It's especially interesting to revisit Miami Blues now that Justified, based on the work of Elmore Leonard, has completed its six-season run. Leonard wrote an introduction for the 2004 reprint Willeford's novel, and while Hoke Moseley and Leonard's Raylan Givens are very different kinds of characters, they do both exist in a world of excellent, Miami-centered crime fiction. Both Leonard and Willeford have passed away, and I neither read nor write fan fiction, but if someone were to bring Hoke and Raylan together, I'd be all over it.
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Thursday, April 16, 2015

New on Video: Garage-Sale Gremlins in Ghoulies and Ghoulies II

Posted By on Thu, Apr 16, 2015 at 4:00 PM


Oh, the Ghoulies franchise, such as it is. I'm not going to say that it's gone down the memory hole — especially because that would make it sound like I'm referencing the toilets featured prominently on the posters and I'm really not doing that at all — but it isn't spoken of fondly these days, either. Indeed, as tiny-creatures-on-the-loose movies go, I would argue that the cult around Troll 2 has largely overshadowed whatever impact Ghoulies might have had. Heck, the Critters franchise managed to pump out four movies, and Hobgoblins went on to become one of the best episodes of Mystery Science Theater 3000.

The fact that Shout! Factory is releasing both films on a single-disc Blu-ray on April 21 may revive the fortunes of Ghoulies, but let's face it, it probably won't.

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Watch This: Don Hertzfeldt's Heartbreaking Short Film World of Tomorrow

Posted By on Thu, Apr 16, 2015 at 2:00 PM

It's been racking up the accolades at Sundance, SXSW, and other film festivals of lesser juice, and for good reason: now available for a 30-day rental on Vimeo, Don Hertzfeldt's animated short World of Tomorrow is the best 16 minutes, and $3.99, you're going to spend this week.

You've probably seen Hertzfeldt's work without realizing it, and if you've spent any time on the internet over the past decade, this image from his short film Rejected may look familiar:


World of Tomorrow, Hertzfeldt's first digital work, operates on a far subtler level in spite of its sci-fi premise: a four year-old named Emily (Winona Mae) is visited by a third-generation clone of herself from the future (Julia Pott), who explains to her toddler-ancestor what the future holds for herself and humanity.

I can't really explain more without giving the surprises away, but suffice to say in a quarter of an hour, Hertzfeldt's says more about aging, memory, and the meaning of life than most movies can accomplish in two or three. It also features some of the biggest emotional gut-punches I've felt from a movie in recent memory.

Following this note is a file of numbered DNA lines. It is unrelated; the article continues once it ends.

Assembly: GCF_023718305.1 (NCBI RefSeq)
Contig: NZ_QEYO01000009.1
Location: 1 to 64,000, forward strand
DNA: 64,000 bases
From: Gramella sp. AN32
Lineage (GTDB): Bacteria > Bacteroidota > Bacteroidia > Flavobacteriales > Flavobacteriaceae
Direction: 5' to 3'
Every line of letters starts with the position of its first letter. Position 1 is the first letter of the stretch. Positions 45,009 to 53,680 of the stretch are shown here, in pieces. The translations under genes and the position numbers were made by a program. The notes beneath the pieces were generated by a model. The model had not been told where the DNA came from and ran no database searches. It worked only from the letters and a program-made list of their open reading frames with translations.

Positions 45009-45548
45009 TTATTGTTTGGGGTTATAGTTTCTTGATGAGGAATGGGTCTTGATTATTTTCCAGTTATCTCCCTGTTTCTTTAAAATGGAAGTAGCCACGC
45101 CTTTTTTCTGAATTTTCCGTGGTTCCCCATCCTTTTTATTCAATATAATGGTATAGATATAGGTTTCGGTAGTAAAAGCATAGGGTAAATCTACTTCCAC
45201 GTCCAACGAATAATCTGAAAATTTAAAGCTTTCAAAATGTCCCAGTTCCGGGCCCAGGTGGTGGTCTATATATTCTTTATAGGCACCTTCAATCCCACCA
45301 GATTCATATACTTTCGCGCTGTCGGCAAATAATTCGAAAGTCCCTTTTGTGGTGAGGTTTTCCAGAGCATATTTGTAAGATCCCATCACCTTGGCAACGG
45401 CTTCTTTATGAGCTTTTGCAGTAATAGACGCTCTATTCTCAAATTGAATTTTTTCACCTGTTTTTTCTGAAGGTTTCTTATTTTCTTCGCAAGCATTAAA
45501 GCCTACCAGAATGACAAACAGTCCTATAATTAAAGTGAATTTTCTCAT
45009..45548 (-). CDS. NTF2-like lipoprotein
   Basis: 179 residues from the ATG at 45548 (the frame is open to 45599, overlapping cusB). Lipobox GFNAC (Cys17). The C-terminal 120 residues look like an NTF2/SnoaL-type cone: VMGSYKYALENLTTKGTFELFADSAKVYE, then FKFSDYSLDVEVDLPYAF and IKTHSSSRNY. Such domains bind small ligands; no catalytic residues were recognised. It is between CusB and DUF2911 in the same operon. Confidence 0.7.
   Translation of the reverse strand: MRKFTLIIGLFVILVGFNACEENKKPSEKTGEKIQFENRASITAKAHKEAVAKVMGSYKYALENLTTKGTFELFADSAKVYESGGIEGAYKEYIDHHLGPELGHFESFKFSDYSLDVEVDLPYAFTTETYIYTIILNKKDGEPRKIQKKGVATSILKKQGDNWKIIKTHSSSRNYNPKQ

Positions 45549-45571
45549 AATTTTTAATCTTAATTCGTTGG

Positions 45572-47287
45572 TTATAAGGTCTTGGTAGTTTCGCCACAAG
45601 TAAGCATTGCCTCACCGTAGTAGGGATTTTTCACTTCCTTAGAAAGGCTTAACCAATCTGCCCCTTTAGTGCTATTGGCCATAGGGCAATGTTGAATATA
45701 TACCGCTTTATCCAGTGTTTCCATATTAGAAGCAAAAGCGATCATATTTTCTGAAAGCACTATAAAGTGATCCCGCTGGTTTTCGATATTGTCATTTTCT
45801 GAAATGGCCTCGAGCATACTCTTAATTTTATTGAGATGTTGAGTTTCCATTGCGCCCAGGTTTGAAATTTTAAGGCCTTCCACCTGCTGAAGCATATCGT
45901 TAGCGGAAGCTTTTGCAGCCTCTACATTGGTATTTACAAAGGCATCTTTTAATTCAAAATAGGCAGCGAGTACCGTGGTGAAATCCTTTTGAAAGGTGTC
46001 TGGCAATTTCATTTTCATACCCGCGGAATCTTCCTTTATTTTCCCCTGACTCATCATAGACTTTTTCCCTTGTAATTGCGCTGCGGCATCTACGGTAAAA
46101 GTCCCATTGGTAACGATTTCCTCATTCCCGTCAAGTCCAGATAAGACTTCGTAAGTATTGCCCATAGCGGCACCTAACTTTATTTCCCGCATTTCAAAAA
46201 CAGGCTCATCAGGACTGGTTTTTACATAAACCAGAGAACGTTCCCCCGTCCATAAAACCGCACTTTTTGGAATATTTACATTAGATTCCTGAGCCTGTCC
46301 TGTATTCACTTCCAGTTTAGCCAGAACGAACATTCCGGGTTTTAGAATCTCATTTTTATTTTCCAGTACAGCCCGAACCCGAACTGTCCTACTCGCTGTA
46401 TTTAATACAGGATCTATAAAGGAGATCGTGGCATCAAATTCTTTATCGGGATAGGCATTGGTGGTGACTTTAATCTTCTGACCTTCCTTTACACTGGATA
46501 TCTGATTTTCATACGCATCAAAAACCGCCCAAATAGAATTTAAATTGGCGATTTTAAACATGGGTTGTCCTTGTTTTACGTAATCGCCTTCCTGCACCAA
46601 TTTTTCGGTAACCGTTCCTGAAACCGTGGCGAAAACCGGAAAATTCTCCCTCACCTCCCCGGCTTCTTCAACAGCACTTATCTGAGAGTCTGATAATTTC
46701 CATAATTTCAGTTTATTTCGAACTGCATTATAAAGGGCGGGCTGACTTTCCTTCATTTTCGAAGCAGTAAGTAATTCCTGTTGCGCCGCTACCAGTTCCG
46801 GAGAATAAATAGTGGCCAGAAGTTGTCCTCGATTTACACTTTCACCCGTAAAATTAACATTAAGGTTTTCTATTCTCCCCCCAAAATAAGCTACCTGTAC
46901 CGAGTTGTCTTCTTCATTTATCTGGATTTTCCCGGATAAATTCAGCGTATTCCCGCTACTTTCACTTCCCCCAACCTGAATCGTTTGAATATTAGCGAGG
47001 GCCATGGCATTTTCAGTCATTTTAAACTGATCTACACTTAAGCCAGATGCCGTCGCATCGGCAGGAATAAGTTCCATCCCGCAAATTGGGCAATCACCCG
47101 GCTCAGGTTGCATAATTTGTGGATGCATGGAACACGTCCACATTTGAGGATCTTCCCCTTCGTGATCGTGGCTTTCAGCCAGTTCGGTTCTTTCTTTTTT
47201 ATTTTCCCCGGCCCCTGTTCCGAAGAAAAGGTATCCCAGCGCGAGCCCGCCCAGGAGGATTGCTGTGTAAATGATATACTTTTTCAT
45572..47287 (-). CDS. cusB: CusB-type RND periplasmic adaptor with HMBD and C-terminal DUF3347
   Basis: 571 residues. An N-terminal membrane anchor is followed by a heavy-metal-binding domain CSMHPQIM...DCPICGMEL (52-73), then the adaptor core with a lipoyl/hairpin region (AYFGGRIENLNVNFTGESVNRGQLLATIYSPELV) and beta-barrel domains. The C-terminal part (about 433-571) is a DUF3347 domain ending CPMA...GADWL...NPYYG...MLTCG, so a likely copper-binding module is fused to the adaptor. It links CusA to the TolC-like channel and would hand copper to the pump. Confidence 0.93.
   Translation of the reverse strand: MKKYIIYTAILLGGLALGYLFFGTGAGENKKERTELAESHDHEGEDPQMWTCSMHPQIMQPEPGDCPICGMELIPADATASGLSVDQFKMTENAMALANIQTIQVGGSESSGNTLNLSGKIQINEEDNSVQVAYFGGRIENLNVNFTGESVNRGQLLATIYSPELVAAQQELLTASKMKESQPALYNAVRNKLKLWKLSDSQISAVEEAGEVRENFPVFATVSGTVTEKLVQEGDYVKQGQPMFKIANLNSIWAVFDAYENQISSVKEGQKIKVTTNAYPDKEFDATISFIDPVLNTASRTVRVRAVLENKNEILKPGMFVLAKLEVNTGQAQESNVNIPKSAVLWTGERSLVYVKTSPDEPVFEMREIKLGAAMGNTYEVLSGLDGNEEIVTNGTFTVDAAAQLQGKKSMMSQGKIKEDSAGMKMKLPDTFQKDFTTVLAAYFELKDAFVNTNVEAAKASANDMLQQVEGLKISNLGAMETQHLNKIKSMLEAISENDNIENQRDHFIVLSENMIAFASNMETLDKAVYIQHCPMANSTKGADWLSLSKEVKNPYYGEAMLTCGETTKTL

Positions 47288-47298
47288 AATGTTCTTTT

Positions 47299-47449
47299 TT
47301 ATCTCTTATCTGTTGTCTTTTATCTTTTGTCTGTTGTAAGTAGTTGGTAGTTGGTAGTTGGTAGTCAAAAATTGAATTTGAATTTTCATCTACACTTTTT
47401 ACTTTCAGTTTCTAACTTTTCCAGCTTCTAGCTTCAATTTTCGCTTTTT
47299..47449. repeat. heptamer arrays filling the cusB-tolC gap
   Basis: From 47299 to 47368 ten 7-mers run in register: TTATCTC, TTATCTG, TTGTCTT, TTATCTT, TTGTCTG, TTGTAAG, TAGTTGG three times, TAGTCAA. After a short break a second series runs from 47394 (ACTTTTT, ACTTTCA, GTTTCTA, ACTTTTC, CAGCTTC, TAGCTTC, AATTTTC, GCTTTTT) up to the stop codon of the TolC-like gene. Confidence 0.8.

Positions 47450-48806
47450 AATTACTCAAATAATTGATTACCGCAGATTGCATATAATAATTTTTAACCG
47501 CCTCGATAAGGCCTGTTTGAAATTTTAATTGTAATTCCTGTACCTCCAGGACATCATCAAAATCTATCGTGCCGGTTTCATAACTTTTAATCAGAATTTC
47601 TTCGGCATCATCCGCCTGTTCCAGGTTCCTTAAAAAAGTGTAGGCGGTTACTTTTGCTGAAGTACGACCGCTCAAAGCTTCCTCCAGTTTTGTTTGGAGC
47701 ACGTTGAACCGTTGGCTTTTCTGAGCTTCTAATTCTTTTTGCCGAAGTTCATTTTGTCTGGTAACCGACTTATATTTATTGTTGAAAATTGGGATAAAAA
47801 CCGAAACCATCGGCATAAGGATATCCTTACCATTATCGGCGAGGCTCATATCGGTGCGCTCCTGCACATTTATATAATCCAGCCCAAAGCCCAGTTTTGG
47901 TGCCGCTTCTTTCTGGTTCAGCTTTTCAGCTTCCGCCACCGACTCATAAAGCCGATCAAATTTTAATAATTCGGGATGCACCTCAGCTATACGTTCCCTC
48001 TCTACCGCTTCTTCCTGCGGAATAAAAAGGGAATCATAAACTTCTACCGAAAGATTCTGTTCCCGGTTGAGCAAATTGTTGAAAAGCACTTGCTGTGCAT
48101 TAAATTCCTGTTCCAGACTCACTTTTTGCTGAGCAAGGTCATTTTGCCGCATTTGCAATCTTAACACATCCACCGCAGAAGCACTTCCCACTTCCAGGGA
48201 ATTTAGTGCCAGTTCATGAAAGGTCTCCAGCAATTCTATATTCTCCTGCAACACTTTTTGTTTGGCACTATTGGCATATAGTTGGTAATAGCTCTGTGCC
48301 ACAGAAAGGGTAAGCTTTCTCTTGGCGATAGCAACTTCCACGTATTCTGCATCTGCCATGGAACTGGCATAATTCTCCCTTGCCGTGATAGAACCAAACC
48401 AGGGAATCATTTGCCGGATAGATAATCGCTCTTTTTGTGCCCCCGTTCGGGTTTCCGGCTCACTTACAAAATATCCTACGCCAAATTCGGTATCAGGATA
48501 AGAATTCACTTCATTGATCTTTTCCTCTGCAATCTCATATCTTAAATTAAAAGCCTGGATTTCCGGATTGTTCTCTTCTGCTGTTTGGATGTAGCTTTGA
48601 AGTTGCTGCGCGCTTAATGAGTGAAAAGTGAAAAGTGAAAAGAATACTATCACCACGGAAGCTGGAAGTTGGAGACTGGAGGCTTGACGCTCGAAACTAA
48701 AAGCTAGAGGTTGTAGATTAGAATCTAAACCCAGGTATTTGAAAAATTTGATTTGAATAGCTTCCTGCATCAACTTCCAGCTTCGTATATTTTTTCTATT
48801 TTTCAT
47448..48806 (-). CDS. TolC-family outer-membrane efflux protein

If $3.99 seems like a lot for 16-minute cartoon, keep in mind that it's directly benefiting the artist, it's a 30-day rental that you'll probably watch more than once (I certainly have), and quite frankly, it's a bargain compared to some other streaming video prices out there: $2.99 for the 1927 Jazz Singer on YouTube? I mean, seriously, Warner VOD? I don't deny that it's a historically significant film, but even as 88-year-old movies go, it's just not very good — Kino Lorber charging the same amount for that same year's Metropolis is far more valid — and Al Jolson's ego sure as heck ain't worth three bucks in 2015, especially when it's available for free at libraries all over the world. But I digress.


With its dynamic between two women of very different ages, World of Tomorrow would actually make a swell companion piece with this week's best live-action film, Clouds of Sils Maria. And if Tomorrow doesn't get nominated for Best Animated Short Film, I hope that the same people who got so up in arms about the perceived snub of The Lego Movie this year to will get similarly worked up, but they probably wouldn't feel a similar sense of outrage; many of them may not even bother to watch it, because this is just heartfelt girls' stuff. If so, it's their loss. And if you're hankering it to see World of Tomorrow on the big screen as well, and you ought to be, it's also playing in the Shorts 3: Animation program at the San Francisco International Film Festival on Saturday, April 25 and Sunday, May 3.

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  • clipping at Brava Theater Sept. 11
    Sub Pop recording artists 'clipping.' brought their brand of noise-driven experimental hip hop to the closing night of 2016's San Francisco Electronic Music Fest this past Sunday. The packed Brava Theater hosted an initially seated crowd that ended the night jumping and dancing against the front of the stage. The trio performed a set focused on their recently released Sci-Fi Horror concept album, 'Splendor & Misery', then delved into their dancier and more aggressive back catalogue, and recent single 'Wriggle'. Opening performances included local experimental electronic duo 'Tujurikkuja' and computer music artist 'Madalyn Merkey.'"